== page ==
University of Massachusetts, Amherst
What Does A Lady Say?:
Exploring the Mystery That Is Emma’s Acceptance
Toward the end of Jane Austen’s Emma, Mr. Knightley makes his awkward, hesitant, deeply affecting plea for Emma’s love. In the space between his near-proposal and her reported reply, Emma’s mind runs wildly on, thinking of Harriet’s feelings for Mr. Knightley and her own disgrace in leading Harriet astray. As many times as I have read this novel, I am still on the edge of my seat: will Emma, now chastened after her embarrassing behavior toward Miss Bates at Box Hill, reveal her love for Mr. Knightley or sacrifice it for Harriet’s friendship? I fly through the sentences expectantly, and then she speaks. Or does she? Austen teases me, writing “What did she say? - Just what she ought, of course. A lady always does” (391).
It is a small point, a minor moment of uncertainty and mystery soon resolved into assurances of happiness. I should perhaps just pass over it, but something will not let me. I have been plagued by the mystery of Emma’s acceptance since the first time I read the novel. Year on year, reading on reading, I search desperately, vainly for a roadmap to the appropriate Austenian reaction to having one’s deepest happiness assured. I cannot help but feel that Austen knows what I want but delicately holds back, giving me instead one of her sly smiles.
Most of the other mysteries of Emma are solved for us, or could be reasonably guessed at, within the text of the novel itself. Who sent the pianoforte to Jane Fairfax? Frank Churchill, of course, when he went for his extravagant London haircut. Who is the person by whose kindness Harriet is so touched? Not Frank, but Mr. Knightley, of course, when he saves her from embarrassment at the dance. Why does Mr. Elton leave Highbury and where does he go? To find his ideal bride, Mrs. Elton, we learn. Why does Mr. Knightley seem to show Miss Fairfax and the Bateses such kindness? Why, because that is the essence of Mr. Knightley’s character, or perhaps to offset the unkindness of Emma whom he already sees as his own in some way. But the matter Emma’s specific reply to Mr. Knightley is never resolved.
What does a lady say, especially a lady with as much wit and affection as Emma possesses, when she is faced with her own true love’s return of affection? Never without the proper turn of phrase, Emma is silent on this point. The mystery sends me scampering through my worn collection of Austen novels for an answer, a clue by analogy to what Emma might have said. I hunker down in the quiet of my own little room, dimly lit, and surround myself with a stack of novels. Fully ready to indulge myself in the delightful work of the literary detective, I flip to the last few chapters of each novel, knowing where I can find the proposal scenes and hoping to glean some specific phrasing.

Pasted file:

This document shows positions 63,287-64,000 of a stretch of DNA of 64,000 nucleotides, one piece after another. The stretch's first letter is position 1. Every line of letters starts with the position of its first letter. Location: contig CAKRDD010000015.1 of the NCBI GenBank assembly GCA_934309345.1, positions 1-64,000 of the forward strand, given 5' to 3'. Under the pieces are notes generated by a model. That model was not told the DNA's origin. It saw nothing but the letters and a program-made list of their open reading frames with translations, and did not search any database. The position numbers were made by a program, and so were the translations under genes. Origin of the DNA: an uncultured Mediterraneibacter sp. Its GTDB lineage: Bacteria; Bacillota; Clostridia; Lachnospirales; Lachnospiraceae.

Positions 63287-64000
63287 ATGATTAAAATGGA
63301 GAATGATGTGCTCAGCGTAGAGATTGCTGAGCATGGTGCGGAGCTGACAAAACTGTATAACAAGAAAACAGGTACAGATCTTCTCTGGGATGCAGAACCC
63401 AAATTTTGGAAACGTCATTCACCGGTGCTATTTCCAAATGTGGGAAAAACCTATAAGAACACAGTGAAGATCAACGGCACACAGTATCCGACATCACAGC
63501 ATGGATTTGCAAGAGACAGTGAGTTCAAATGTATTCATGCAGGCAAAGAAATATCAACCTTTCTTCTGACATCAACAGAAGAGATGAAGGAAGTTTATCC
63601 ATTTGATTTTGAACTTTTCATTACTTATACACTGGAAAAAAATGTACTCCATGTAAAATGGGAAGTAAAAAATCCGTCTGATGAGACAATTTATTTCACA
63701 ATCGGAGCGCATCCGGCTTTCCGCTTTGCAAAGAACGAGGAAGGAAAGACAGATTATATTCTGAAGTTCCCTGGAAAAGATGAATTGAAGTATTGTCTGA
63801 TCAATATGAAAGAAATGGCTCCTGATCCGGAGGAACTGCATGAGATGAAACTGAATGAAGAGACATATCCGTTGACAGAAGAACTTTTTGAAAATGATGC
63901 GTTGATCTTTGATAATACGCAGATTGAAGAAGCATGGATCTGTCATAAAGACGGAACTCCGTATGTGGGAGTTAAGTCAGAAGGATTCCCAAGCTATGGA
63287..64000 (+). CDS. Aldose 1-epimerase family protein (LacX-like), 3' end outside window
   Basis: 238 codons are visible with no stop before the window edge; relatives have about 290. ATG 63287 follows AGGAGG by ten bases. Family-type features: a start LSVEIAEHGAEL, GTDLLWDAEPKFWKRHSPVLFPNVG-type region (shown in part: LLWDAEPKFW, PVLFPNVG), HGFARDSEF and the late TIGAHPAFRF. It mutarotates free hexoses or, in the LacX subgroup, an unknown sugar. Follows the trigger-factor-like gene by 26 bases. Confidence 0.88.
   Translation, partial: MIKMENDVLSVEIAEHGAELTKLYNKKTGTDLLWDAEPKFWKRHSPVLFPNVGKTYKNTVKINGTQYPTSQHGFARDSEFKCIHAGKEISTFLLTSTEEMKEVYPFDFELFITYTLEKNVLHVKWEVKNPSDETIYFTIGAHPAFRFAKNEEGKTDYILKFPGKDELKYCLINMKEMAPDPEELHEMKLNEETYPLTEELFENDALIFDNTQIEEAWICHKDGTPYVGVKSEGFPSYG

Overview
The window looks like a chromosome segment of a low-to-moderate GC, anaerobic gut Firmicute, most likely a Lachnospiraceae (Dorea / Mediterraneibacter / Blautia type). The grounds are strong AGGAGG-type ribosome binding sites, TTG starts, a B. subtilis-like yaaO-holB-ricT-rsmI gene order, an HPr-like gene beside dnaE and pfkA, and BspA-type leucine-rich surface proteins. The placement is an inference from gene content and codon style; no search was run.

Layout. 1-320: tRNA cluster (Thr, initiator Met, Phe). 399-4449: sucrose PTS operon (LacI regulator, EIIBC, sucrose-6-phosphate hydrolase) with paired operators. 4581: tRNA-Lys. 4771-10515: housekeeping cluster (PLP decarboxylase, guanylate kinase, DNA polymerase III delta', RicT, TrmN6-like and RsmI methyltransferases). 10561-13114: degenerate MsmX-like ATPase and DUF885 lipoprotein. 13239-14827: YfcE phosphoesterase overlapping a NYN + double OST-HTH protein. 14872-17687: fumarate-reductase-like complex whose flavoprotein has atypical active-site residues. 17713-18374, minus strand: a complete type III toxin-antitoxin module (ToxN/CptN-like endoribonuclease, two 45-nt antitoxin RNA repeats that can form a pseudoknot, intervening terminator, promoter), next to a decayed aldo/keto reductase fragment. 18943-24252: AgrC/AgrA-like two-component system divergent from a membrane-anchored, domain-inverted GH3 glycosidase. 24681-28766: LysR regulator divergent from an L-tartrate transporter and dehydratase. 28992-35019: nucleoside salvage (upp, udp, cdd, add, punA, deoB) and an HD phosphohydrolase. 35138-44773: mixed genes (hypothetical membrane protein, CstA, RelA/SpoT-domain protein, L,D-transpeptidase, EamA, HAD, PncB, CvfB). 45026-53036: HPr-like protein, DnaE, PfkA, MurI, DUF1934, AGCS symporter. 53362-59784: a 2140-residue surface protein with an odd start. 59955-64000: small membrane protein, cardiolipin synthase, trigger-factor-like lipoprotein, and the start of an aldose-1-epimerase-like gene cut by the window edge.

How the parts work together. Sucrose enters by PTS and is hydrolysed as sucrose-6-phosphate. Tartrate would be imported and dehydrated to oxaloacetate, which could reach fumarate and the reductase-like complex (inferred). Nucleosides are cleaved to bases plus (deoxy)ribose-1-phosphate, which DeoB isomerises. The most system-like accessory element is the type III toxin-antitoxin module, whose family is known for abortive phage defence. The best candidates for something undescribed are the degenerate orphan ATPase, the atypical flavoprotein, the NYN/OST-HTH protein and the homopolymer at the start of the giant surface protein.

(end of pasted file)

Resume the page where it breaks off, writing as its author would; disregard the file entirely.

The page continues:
Mansfield Park and Persuasion, however, provide no satisfaction at all; Austen takes heroine and reader from distress to happiness in the space of one paragraph each (Mansfield 428-9; Persuasion 226-7). Northanger Abbey gives as little information, almost eliding the entire proposal in favor of a report of how Henry Tilney’s affection grew from his knowledge of Catherine Morland’s feeling for him rather than from passionate attachment to her (198). But could one expect much more from heroines of such virtue and simple good-heartedness? I move on to what I imagine will be a more fruitful choice: Marianne Dashwood of Sense and Sensibility. Yet even this highly romantic heroine’s engagement to Colonel Brandon is reported as an accomplished fact and the result of a material change in Marianne’s character (S&S 333) while the “details” of her sister Elinor’s engagement to Edward Ferrars, indeed any moment of it, “need not be particularly told” (317). And finally, in Pride and Prejudice, we learn of Jane and Bingley’s engagement with Elizabeth as she blunders into their “earnest conversation” (P&P 307) from which each turns away when they are discovered and after which “not a syllable was uttered by either” of the lovers. Elizabeth herself has a Emma-like encounter with Mr. Darcy in which he confesses that his “affections and wishes are unchanged” and she “forced herself to speak; and immediately, though not very fluently, gave him to understand, that her sentiments had undergone so material a change...as to make her receive with gratitude and pleasure, his present assurances” (325), a highly reasonable but none too specific reply. At no point in any of these romantic denouements do we hear the woman’s actual reply to the happy and desired proposal of marriage. Maddeningly, the romantic climax in Emma is perhaps the most revealing!